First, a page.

February 9, 2018
From Maxwell Perspective...
Anthropologist John Burdick is not only a faculty member conducting research overseas (like so many others). His research team, in fact, spans the globe.
By Renée K. Gadoua
At 10 a.m. EST March 15, John Burdick signed into a monthly Google Hangout with his seven-member team studying social housing projects in Rio de Janeiro. It was 8 a.m. in Utah; that’s where project manager Melinda Gurr, an anthropology graduate student, lives. It was 3 p.m. in London, England, where co-PI Jeffrey Garmany lives, and noon in Rio, home to four team members.
“We had to work this out because Jeff had dinner plans, and our meetings last three to five hours,” says Burdick, who has studied urban social movements in Brazil since the 1980s. “Melinda was drinking her morning coffee, while it was afternoon for him.”
Burdick, professor of anthropology, is leading a longitudinal, multi-year study of affordable housing in the center of Rio de Janeiro. His team is tracking five projects trying to help the poor continue to live in Rio’s old port area downtown. The district lies in the city’s major planned “revitalization,” spurred by Brazil’s international role hosting the 2014 World Cup and the 2016 Summer Olympics.
“Poor people are leaving and rich people are arriving,” Burdick says. Brazil is famous for corruption and inefficiency, he says, but “the development has been transformational. There are great improvements in areas tourists have tended to stay away from. It is changing very rapidly.”
The study is international not only in its focus on that South American nation, but in its international roster of experts from three countries. Make that four countries: Burdick is also working with a Canadian filmmaker, who is producing a 30-minute documentary about the project. Even the grantors are international: the U.S. National Science Foundation (NSF) and the Economic and Social Research Council of the United Kingdom.
International research is challenging. “It took a year to get the team together,” Burdick says. It requires openness and a sense of adventure. It involves tedious tasks like tracking time zones and ensuring reliable, secure internet access. Burdick’s team is paid in different currency from two grantors, for example. And two Brazilian team members worked on outdated computers that couldn’t handle the project’s data. The NSF grant paid for new laptops.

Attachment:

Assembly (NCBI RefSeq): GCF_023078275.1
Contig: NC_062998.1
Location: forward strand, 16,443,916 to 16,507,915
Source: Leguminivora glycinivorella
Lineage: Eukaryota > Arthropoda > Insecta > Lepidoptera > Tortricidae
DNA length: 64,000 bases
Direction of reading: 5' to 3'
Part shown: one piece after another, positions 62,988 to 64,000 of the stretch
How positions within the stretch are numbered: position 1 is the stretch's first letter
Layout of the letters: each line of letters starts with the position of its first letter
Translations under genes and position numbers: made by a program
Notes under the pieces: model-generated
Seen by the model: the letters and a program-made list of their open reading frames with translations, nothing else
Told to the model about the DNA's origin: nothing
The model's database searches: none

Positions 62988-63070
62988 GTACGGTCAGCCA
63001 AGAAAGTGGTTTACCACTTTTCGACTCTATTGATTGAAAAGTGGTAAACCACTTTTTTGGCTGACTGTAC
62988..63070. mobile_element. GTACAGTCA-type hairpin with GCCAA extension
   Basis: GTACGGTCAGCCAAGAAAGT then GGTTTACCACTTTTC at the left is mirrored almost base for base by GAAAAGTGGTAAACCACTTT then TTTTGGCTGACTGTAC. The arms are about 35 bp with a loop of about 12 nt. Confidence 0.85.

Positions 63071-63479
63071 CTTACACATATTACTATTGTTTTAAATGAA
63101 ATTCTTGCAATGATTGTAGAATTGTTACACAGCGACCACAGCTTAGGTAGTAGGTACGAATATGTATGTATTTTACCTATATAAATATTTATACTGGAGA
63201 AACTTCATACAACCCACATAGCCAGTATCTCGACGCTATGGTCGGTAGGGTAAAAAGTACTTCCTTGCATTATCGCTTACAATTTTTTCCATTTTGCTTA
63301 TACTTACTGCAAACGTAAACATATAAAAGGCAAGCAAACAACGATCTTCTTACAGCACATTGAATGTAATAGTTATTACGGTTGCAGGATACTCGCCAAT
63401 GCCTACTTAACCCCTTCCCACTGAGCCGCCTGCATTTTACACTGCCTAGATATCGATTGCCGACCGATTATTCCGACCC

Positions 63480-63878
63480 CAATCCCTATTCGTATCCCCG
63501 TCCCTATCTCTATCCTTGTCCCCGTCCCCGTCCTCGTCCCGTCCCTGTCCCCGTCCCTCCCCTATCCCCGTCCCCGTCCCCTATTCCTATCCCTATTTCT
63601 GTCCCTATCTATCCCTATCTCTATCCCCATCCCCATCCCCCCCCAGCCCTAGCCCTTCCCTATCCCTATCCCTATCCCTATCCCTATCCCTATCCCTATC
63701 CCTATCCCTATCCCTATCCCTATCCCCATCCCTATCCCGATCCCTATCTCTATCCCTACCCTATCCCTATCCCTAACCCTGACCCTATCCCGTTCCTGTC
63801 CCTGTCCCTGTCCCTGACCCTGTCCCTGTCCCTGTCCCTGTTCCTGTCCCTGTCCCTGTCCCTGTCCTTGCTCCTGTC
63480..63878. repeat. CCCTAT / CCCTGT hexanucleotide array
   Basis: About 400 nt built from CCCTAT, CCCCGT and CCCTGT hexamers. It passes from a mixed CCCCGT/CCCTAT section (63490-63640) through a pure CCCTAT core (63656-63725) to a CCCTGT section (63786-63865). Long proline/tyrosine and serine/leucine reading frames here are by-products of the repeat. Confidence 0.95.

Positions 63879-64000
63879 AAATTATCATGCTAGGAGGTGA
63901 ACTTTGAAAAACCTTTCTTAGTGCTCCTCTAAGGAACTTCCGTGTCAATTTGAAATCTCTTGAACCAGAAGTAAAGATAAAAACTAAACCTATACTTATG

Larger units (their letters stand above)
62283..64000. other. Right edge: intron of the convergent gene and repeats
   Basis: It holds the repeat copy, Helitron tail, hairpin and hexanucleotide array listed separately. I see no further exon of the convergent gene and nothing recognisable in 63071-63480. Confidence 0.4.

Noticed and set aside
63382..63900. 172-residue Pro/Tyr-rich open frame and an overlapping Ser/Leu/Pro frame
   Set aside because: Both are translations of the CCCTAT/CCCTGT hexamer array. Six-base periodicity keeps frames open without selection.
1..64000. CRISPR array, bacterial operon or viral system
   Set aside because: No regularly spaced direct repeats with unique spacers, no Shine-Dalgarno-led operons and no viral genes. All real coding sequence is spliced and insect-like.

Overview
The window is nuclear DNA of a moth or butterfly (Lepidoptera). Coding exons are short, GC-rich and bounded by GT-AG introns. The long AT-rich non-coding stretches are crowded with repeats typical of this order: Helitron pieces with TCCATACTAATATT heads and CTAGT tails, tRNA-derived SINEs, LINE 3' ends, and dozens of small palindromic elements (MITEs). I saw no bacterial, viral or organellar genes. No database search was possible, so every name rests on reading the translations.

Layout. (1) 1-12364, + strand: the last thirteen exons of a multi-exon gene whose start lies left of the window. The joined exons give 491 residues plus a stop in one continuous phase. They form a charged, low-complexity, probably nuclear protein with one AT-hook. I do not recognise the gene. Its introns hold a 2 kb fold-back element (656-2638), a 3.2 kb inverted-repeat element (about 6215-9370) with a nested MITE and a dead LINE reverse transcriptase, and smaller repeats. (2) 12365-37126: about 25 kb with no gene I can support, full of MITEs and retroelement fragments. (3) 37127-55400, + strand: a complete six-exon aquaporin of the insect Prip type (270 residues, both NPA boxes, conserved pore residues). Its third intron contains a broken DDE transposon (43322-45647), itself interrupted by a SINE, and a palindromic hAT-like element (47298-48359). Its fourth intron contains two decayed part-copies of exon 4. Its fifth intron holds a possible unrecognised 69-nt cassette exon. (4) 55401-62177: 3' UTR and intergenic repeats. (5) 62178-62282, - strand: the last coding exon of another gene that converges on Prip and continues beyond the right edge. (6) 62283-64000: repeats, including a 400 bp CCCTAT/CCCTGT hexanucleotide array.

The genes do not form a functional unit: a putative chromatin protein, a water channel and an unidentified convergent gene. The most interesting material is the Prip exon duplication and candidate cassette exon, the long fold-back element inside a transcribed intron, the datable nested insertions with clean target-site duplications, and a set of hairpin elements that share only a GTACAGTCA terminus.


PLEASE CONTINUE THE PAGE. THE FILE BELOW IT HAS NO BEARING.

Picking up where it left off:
Rio’s housing problems have existed since the end of Brazil’s authoritarian military dictatorship in 1985, and the economic growth and development of the last decade have exacerbated the situation. As Brazil prepared for the 2016 Olympics, the government invaded, occupied, and “pacified” 30-plus shantytowns, removing drug lords to make the area safer for tourists. Several thousand families — mostly poor and working class people — were forcibly displaced.
“The outsiders would call them slums,” Burdick says. “They call them home. They’re very vital neighborhoods.”
Burdick’s team interviews residents, attends community meetings and protests, and talks with municipal leaders to see how different housing models affect people’s economic circumstances, relationships, and livelihoods.
Local ties and knowledge are key to the researchers’ “street cred,” Burdick says. The Brazilian team includes two anthropologists, a sociologist/urban planner, and a housing rights activist. The activist’s “presence has opened up every door in the housing movement” and the sociologist “knows the politics inside and out.”
This project grows out of Burdick’s love of Brazil, which dates to 1985, when he studied liberation theology and the progressive Catholic movement there. “At that time, Brazil was one of the only societies where it was possible to do that without high risk,” he says. In the 1990s, Burdick studied Brazil’s anti-racism movement. In 1996, he and his wife spent a year in Brazil with their young children. He still finds the country “endlessly fascinating.”
Burdick stays abreast of political developments in Brazil. “I know the dangers and restrictions on their freedom,” he says. “I’ve been shoulder to shoulder at demonstrations where we’ve looked down the barrel of a gun.”
"This is not just about the U.S. and Brazil, but about forces unfolding all over the world. "
As the project lead, Burdick sometimes feels “like the employer with the time clock,” enforcing personnel and accounting policies. “Since I’m so immersed in Brazilian culture, I can have humor about it,” he says. “When the team’s paychecks are late, I blame both U.S. and Brazilian bureaucracies.” But he can’t be too bureaucratic. “The reason these calls go so long is the first half hour is chatting,” he says. “We talk about their families and the political situation. It wouldn’t work in Brazilian culture if I said, ‘Boom, let’s start the meeting.’”
Understanding local politics allows him to ask good research questions; it also helps him build trust and respect within his team. “It’s important for me to convey that this is not just about the U.S. and Brazil, but about forces unfolding all over the world,” he says.
Photo Credit, photo of John Burdick: Steve Sartori/S.U. Photo & Imaging Center
This article appeared in the spring 2017 print edition of Maxwell Perspective; © 2017 Maxwell School of Syracuse University.